A new solar PV power station could meet one tenth of South Africa's electricity needs
South African Energy Minister Dipuo Peters has confirmed plans to build a 5GW solar power station – the world’s largest to date – in the Northern Cape. And it’s a good place for it. This region is one of the sunniest in the world.
An initial feasibility study declared that 5GW of cost-effective electricity generation would be achievable through a combination of solar technologies in the area – although the exact mix and time frame have yet to be agreed.
A range of options are being considered, including concentrated photovoltaics – in which lenses or mirrors focus the rays onto tiny PV panels, and concentrated solar power (which focuses the sun’s rays to turn water to steam and so drive a generator - see 'Spain opens the world's largest CSP plant'). According to Jonathan de Vries who, as Special Adviser to Peters, is in charge of the project, the park will meet nearly one tenth of South Africa’s electricity needs – helping to reduce its dependence on fossil fuels. South Africa currently consumes 45-48GW of electricity per year, 90% of which comes from coal-fired power stations.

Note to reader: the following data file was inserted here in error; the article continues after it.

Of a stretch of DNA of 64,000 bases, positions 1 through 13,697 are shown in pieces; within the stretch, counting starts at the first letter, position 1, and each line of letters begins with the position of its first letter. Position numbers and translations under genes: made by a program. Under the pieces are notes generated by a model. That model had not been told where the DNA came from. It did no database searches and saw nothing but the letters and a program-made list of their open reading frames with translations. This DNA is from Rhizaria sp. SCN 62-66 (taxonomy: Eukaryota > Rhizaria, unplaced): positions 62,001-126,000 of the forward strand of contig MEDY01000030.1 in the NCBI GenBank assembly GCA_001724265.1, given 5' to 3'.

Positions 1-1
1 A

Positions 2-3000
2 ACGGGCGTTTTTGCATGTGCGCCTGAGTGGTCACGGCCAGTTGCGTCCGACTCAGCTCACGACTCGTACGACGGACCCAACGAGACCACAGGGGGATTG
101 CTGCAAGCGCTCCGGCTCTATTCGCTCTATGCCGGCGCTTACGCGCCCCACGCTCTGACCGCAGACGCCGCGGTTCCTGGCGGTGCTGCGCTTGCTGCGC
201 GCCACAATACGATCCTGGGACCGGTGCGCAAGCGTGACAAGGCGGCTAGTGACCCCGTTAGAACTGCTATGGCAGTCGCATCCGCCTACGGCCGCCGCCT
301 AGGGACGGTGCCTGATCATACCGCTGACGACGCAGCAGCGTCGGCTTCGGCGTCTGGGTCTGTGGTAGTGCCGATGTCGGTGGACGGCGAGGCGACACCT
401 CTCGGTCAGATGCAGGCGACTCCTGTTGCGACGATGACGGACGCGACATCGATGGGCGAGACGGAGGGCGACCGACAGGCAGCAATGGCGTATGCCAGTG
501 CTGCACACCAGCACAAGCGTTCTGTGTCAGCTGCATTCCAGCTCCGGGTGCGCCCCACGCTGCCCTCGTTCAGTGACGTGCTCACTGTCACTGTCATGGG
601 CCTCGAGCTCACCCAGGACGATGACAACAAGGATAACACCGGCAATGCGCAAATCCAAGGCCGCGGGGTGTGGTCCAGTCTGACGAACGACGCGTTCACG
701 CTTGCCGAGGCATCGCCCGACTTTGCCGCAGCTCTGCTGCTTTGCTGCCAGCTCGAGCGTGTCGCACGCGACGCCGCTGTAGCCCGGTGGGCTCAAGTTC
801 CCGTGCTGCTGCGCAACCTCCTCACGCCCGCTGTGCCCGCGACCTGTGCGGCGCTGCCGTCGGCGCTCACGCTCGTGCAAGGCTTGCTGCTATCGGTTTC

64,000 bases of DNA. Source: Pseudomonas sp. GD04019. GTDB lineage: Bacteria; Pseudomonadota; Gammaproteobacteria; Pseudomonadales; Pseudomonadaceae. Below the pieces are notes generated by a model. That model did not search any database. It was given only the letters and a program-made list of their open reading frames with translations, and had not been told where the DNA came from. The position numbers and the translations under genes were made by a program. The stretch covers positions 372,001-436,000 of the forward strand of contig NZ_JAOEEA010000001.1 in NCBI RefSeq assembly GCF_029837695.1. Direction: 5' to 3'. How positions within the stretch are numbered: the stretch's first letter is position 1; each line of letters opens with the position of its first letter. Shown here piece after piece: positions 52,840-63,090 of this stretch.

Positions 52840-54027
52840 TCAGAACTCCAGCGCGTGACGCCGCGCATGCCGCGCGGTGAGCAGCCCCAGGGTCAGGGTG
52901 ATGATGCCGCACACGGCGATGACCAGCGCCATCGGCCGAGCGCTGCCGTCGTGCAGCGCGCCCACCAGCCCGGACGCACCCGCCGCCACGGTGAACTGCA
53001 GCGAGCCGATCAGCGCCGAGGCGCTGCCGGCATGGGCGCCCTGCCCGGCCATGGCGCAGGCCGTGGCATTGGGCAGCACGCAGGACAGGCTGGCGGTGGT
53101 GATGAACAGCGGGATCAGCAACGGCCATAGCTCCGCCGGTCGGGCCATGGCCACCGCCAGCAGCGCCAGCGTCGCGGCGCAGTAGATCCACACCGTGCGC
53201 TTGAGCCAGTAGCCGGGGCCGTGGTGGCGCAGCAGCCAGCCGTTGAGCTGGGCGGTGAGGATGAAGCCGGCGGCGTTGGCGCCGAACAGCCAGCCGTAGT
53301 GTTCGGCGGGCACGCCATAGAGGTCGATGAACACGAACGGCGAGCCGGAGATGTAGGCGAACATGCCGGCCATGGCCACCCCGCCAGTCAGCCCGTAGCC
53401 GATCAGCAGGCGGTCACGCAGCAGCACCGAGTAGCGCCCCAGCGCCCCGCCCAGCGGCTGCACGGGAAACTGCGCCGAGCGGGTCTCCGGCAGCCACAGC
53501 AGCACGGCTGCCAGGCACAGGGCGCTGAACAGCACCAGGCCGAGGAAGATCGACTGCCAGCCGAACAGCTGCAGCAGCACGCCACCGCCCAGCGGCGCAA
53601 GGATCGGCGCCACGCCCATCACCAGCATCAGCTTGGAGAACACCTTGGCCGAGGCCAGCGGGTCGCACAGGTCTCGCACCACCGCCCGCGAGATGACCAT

The US engineering company Fluor Corporation is to produce a more detailed master plan for the proposed$10-15 billion facility, in collaboration with the Clinton Climate Initiative and the US Department of Energy. Leading players in the solar world are enthusiastic.
“We need to see more solar parks [like this] if the full potential of both photovoltaics and solar thermal is to be realised,” says Jeremy Leggett, Executive Chairman of Solarcentury.
“Governments across the world are slowly shifting their support to renewables… with incentives such as the feed-in tariff, but there must be a bigger shift in support of these technologies – and an end to fossil fuel subsidies.”
- Flemmich Webb
Image credits: Schmidt-z / istock